Prince John of
Lichtenstein. Prince John
was an Austrian
entrusted with the bulk of
the Allied cavalry at
Austerlitz, forming the
fifth column, and was in
fact the senior Austrian
officer present after the
Emperor Francis. He
fought mainly on the
Allied right centre but
was decisively defeated by
Murat's cuirassiers in the
late morning. (Anne S. K.
Brown Military
Collection, Brown



Whereupon Nansouty recalled his well-disciplined troopers to reform and rest behind Caffarelli's cheering infantry. Stung by the rout of his leading formations, Lichtenstein flung his next formations against Caffarelli's right wing - only to see them repulsed by volleys from the French, who had no time to form square. Nansouty then reappeared with his reordered squadrons to complete the discomfiture of the Allied cavalry. Thundering through the intervals in the infantry line in two columns, horsehair plumes tossing and breast-plates gleaming in the sun, the 'heavies' reformed into line and then charged, all seven regiments of them, into the stunned Allied ranks. Such pressure was not to be withstood, and very soon the hand-to- hand combat that ensued ended in the French favour.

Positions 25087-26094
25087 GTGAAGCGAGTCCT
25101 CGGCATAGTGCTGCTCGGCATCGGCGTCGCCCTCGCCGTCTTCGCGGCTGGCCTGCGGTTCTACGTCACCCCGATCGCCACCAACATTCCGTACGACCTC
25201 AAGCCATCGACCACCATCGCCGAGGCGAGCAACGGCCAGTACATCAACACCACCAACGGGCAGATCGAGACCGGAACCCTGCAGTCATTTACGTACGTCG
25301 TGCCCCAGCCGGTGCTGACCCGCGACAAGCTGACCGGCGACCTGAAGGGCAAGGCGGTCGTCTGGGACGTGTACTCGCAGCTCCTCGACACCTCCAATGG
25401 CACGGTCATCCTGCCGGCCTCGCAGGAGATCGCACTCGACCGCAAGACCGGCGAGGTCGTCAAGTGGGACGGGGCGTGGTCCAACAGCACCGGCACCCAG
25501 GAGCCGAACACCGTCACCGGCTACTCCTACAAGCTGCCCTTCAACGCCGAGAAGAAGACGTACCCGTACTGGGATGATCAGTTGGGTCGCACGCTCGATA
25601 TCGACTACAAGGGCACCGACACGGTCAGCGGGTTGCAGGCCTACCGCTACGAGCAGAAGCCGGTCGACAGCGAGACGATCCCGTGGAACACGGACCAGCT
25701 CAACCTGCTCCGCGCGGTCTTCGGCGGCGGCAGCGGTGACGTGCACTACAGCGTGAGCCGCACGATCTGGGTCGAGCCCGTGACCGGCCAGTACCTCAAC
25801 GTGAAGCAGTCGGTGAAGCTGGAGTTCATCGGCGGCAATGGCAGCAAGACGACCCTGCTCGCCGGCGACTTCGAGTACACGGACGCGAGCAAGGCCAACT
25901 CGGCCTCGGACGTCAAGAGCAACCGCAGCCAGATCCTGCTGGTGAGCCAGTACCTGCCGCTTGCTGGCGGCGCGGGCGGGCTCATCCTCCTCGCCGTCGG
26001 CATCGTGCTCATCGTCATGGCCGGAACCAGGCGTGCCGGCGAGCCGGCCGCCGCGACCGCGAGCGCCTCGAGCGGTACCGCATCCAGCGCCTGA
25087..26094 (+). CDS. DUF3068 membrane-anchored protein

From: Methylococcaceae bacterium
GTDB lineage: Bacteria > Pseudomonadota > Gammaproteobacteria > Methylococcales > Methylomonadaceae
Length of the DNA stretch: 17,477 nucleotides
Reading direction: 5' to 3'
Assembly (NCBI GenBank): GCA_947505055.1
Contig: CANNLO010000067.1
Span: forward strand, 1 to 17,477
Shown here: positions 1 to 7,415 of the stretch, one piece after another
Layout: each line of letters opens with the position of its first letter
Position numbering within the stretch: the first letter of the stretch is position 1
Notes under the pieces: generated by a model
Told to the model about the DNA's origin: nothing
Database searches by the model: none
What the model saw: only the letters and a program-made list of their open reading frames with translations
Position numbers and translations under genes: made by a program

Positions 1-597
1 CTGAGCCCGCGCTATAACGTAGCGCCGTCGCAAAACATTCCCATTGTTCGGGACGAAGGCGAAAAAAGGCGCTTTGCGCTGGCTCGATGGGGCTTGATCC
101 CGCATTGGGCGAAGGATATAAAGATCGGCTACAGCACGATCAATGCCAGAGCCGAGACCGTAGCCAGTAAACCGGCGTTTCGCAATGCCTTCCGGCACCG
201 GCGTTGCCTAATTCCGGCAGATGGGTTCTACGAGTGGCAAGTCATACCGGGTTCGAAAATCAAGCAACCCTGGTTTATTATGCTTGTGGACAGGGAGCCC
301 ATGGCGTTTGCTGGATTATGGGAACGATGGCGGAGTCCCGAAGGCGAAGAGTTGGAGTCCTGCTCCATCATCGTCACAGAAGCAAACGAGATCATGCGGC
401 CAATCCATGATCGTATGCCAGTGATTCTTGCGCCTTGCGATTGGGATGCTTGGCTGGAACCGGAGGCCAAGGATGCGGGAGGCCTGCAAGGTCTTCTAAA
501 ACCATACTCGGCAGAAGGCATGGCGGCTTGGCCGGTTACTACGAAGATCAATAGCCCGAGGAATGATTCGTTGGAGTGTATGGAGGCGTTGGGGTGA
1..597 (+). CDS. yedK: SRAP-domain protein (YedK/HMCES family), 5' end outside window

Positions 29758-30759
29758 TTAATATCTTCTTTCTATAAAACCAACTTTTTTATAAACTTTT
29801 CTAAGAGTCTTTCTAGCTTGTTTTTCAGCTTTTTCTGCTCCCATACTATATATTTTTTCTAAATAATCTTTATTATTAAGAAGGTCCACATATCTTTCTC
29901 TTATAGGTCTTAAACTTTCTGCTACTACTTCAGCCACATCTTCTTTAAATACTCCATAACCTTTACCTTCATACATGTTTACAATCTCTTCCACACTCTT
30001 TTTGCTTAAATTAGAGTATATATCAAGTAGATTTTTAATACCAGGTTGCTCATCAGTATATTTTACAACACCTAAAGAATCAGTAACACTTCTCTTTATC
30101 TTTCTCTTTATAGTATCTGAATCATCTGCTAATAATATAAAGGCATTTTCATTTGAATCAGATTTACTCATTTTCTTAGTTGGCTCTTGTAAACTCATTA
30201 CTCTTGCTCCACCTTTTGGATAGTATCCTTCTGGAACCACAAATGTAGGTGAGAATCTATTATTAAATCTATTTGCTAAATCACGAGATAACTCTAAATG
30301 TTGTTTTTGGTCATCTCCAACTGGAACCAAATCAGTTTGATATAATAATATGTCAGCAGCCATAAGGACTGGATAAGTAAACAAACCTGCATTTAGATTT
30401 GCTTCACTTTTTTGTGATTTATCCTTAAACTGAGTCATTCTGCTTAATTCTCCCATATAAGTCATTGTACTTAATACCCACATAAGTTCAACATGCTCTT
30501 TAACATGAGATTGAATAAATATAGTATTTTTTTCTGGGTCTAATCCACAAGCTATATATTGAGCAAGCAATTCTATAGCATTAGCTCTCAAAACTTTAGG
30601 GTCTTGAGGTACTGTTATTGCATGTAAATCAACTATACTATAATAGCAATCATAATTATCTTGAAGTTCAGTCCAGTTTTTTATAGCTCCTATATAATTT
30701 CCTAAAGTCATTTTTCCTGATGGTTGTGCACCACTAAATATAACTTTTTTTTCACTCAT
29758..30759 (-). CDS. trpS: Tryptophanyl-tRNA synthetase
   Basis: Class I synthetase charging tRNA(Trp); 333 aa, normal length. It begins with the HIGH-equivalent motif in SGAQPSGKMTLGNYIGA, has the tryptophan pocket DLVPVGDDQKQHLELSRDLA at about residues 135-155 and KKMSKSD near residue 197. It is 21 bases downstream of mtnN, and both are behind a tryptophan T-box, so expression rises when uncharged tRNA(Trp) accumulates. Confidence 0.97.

It was now almost 10.30am. Lannes decided to exploit the discomfiture of Lichtenstein's squadrons by sending forward from Caffarelli's Division the 13éme Légère and the 1st and 2nd Battalions of the 51éme Ligne to attack the defenders of Blasowitz. This village had been attacked by part of Bernadotte's I Corps earlier in the morning, but in the end without success. On this occasion, however, once again fortune smiled upon the French. Although the first French light infantry probe was sent back by the Guard Jaeger, the Russian troops immediately afterwards abandoned the village because they had become aware that French soldiers (part of Vandamme's Division in fact) were atop the Stare Vinohrady feature and a French battery was being established there. As the Guard light infantry drew back from this threat to their left and rear they found themselves assailed from the right as well by the 2nd Battalion of the 51éme, who had worked their way round Blasowitz. The Russians lost 500 prisoners and five guns in this incident.